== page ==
Intel compiler, for a GPU slower than a CPU will be. It doesn't seem to recognize that bignum is being initialized to the value of bn_zero. I would try installing a newer Intel OpenCL SDK and see if it understands code that works fine on AMD. Otherwise vanitygen would need to be altered (de-optimized) to support a GPU platform no Bitcoin miner would be using.
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December 03, 2012, 07:04:39 PM
 #865

Apparently these are valid namecoin addresses, but with a leading byte of 53 (see here). Furthermore, there are a bunch of second characters that require the leading byte to be 54. The wiki page shows that namecoin addresses that start with N can have a leading byte of 52, 53, or 54. Does anyone know the math to figure out which one to use? Is it actually valid to have a namecoin address with a leading byte other than 52?

My vanitypool code uses something like this to check the required network byte for a given prefix and will return an error to the submitter if the network byte specified doesn't match.  Not sure it's the most elegant way to do it and there may be some strange edge cases for very short prefixes but in general it does what it is supposed to.

Code:
sub prefix_version{my $x=shift(@_);
  @bb=(1..9,'A'..'H','J'..'N','P'..'Z','a'..'k','m'..'z');
  while(length($x)<34){$x.="2";}
  my $ox=$x;my $n=Math::BigInt->new(0);
  my $i=Math::BigInt->new(0);while($x){my $c=chop($x);
    my $cp=0;while($bb[$cp] ne $c && $cp<=$#bb){$cp++;}
    $n+=$cp*(58**$i);$i++;
  }$i=$n->as_hex();$i=substr($i,2);
  $x=reverse($ox);my $c=chop($x);while($c eq '1'){$c=chop($x);$i="00".$i;}
  if(length($i)%2==1){$i="0".$i;}
  my $ver=substr($i,0,2);return hex($ver);
}

Code:
mskwik@mskwik ~/script/bitcoin $ perl
print prefix_version('NPhaux')."\n";
53

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December 04, 2012, 06:49:03 PM
 #866

I got vanitygen64.exe working perfect, but I am confused as to how to use oclvanitygen. I type in oclvanitygen -d 0 address and it just shows this over and over:
CPU hash:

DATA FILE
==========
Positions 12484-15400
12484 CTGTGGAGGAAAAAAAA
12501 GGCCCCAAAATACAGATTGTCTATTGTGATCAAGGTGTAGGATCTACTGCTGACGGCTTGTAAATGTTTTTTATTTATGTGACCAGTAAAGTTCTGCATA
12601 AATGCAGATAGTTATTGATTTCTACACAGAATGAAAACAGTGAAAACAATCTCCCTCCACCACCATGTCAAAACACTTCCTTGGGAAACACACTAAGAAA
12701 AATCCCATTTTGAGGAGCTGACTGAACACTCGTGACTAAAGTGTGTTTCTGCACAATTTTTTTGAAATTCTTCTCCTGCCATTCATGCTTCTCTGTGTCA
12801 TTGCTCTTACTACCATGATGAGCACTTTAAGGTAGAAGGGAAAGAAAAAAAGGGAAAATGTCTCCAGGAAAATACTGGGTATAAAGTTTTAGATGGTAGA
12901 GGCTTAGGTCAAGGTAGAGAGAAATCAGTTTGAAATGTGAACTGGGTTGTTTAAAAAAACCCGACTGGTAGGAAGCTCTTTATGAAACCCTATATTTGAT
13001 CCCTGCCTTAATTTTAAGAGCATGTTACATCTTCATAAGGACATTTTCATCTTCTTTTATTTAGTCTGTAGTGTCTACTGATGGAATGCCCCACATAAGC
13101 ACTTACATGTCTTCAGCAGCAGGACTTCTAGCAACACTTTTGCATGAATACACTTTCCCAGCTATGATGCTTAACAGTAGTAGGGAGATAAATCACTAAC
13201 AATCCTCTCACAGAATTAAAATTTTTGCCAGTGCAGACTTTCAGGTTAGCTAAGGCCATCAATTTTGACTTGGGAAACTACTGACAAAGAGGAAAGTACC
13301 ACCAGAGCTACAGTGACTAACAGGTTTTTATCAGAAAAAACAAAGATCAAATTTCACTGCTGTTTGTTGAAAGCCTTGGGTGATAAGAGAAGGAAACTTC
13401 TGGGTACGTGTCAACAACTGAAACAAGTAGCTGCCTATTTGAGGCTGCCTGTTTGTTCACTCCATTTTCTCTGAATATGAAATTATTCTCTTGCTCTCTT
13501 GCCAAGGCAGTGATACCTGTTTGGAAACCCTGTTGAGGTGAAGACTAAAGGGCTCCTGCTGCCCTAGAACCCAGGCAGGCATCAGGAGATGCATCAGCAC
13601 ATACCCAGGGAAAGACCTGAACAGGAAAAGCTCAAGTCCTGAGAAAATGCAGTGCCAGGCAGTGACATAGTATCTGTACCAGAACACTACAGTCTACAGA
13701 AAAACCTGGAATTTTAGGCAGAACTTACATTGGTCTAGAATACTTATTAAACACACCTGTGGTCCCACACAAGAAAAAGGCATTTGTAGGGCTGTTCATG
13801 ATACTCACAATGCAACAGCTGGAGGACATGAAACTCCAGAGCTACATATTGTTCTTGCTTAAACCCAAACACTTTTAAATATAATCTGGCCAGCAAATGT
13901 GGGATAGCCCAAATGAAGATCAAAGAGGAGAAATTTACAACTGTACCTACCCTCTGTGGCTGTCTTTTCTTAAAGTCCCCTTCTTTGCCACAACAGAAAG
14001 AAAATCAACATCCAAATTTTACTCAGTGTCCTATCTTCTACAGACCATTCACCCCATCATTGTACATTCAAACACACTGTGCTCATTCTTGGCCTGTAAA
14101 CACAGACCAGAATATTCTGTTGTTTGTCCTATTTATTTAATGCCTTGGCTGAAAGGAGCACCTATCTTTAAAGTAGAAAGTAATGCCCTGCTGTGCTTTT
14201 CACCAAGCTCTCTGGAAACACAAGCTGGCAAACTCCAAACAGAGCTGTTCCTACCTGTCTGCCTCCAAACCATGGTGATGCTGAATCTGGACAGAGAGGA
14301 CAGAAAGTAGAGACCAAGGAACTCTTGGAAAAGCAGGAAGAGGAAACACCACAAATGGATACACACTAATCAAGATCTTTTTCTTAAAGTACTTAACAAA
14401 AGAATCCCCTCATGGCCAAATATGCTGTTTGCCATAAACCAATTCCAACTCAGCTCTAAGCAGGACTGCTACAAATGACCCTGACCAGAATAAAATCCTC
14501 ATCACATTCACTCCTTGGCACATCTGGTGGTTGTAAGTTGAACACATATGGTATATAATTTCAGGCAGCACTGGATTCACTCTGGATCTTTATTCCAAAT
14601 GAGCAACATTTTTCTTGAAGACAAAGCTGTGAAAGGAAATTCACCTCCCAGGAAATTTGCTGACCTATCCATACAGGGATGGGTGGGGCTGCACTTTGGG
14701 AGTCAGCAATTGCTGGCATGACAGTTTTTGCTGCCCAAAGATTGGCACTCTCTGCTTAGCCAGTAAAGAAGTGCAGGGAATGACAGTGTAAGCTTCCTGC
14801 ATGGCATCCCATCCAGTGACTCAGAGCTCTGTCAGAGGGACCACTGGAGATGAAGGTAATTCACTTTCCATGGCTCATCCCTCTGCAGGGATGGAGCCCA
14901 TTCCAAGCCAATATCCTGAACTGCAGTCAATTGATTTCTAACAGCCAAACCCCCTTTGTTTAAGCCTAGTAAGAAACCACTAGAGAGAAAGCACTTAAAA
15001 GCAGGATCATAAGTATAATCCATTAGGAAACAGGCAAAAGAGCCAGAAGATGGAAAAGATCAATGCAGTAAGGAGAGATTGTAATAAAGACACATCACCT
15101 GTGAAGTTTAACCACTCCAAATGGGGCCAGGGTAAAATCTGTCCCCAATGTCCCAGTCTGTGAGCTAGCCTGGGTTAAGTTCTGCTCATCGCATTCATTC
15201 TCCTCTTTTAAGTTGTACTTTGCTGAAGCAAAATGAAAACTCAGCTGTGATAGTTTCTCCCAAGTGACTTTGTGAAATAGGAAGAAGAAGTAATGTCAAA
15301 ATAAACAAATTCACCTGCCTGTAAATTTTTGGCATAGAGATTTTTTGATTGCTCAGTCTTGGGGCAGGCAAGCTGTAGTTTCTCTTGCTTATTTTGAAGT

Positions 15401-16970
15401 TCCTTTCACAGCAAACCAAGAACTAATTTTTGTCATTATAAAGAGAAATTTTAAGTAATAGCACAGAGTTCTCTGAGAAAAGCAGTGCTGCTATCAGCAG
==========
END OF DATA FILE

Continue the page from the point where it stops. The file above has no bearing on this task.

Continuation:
GPU hash:
Found delta: start delta:

It never outputs address or privkey. Am I doing something wrong?

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December 04, 2012, 06:50:36 PM
 #867

example usage:

oclvanitygen -d 0 1JohnGalt

The number after the -d switch is the GPU device #

You are in a maze of twisty little passages, all alike.
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December 04, 2012, 06:59:48 PM
 #868

example usage:

oclvanitygen -d 0 1JohnGalt

The number after the -d switch is the GPU device #

oops, yeah that's what I mean, updated my original post. all it outputs is CPU hash, GPU hash, and delta. Shouldn't it output address and privkey just like vanitygen64.exe does?

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December 04, 2012, 07:07:01 PM
 #869

example usage:

oclvanitygen -d 0 1JohnGalt

The number after the -d switch is the GPU device #
oops, yeah that's what I mean, updated my original post. all it outputs is CPU hash, GPU hash, and delta. Shouldn't it output address and privkey just like vanitygen64.exe does?
Let me guess, you're using an ATI 7xxx card? Oclvanitygen seems to be broken with 7xxx cards, and it produces incorrect results. Workaround is to use the -S command, but your speeds will be much slower (1/4 to 1/3 of the speed).

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December 04, 2012, 07:10:00 PM
 #870

Even then, I have not been able to get it to work. I get the same issue with my 5830. I'm not too worried now that I know its a "known" issue.

its fun to dump hundreds of thousands of addresses to a text file and search for cool things.

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December 04, 2012, 07:10:39 PM
 #871

example usage:

oclvanitygen -d 0 1JohnGalt

The number after the -d switch is the GPU device #
oops, yeah that's what I mean, updated my original post. all it outputs is CPU hash, GPU hash, and delta. Shouldn't it output address and privkey just like vanitygen64.exe does?
Let me guess, you're using an ATI 7xxx card? Oclvanitygen seems to be broken with 7xxx cards, and it produces incorrect results. Workaround is to use the -S command, but your speeds will be much slower (1/4 to 1/3 of the speed).

Yeah, 7950 Sad

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December 04, 2012, 07:12:52 PM
 #872

Even then, I have not been able to get it to work. I get the same issue with my 5830. I'm not too worried now that I know its a "known" issue.

its fun to dump hundreds of thousands of addresses to a text file and search for cool things.
IIRC, older cards can have this issue fixed by using an older driver/SDK. 7xxx cards require newer drivers/SDK, so we don't have this option.